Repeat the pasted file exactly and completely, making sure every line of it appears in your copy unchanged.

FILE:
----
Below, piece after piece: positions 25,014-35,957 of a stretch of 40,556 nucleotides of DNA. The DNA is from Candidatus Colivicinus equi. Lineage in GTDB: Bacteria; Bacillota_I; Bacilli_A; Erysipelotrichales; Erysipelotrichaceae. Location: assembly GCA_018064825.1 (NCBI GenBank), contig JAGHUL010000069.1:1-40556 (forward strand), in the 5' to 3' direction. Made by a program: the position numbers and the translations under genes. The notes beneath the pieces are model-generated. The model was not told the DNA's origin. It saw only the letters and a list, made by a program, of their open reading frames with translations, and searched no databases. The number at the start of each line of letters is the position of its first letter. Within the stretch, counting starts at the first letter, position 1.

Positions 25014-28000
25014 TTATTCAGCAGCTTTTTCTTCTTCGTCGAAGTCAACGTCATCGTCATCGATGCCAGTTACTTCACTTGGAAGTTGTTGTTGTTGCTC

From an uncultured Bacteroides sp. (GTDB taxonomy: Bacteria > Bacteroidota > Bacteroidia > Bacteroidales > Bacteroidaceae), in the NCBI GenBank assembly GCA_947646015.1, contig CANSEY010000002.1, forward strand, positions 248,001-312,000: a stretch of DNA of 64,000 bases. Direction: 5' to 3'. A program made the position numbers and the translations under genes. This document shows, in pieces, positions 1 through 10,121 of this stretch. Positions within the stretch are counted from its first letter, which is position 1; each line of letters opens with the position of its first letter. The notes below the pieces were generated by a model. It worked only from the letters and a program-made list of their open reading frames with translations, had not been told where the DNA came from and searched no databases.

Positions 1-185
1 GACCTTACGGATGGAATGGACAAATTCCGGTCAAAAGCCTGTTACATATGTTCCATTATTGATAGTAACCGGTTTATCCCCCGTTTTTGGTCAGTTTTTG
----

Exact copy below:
Below, piece after piece: positions 25,014-35,957 of a stretch of 40,556 nucleotides of DNA. The DNA is from Candidatus Colivicinus equi. Lineage in GTDB: Bacteria; Bacillota_I; Bacilli_A; Erysipelotrichales; Erysipelotrichaceae. Location: assembly GCA_018064825.1 (NCBI GenBank), contig JAGHUL010000069.1:1-40556 (forward strand), in the 5' to 3' direction. Made by a program: the position numbers and the translations under genes. The notes beneath the pieces are model-generated. The model was not told the DNA's origin. It saw only the letters and a list, made by a program, of their open reading frames with translations, and searched no databases. The number at the start of each line of letters is the position of its first letter. Within the stretch, counting starts at the first letter, position 1.

Positions 25014-28000
25014 TTATTCAGCAGCTTTTTCTTCTTCGTCGAAGTCAACGTCATCGTCATCGATGCCAGTTACTTCACTTGGAAGTTGTTGTTGTTGCTC

From an uncultured Bacteroides sp. (GTDB taxonomy: Bacteria > Bacteroidota > Bacteroidia > Bacteroidales > Bacteroidaceae), in the NCBI GenBank assembly GCA_947646015.1, contig CANSEY010000002.1, forward strand, positions 248,001-312,000: a stretch of DNA of 64,000 bases. Direction: 5' to 3'. A program made the position numbers and the translations under genes. This document shows, in pieces, positions 1 through 10,121 of this stretch. Positions within the stretch are counted from its first letter, which is position 1; each line of letters opens with the position of its first letter. The notes below the pieces were generated by a model. It worked only from the letters and a program-made list of their open reading frames with translations, had not been told where the DNA came from and searched no databases.

Positions 1-185
1 GACCTTACGGATGGAATGGACAAATTCCGGTCAAAAGCCTGTTACATATGTTCCATTATTGATAGTAACCGGTTTATCCCCCGTTTTTGGTCAGTTTTTG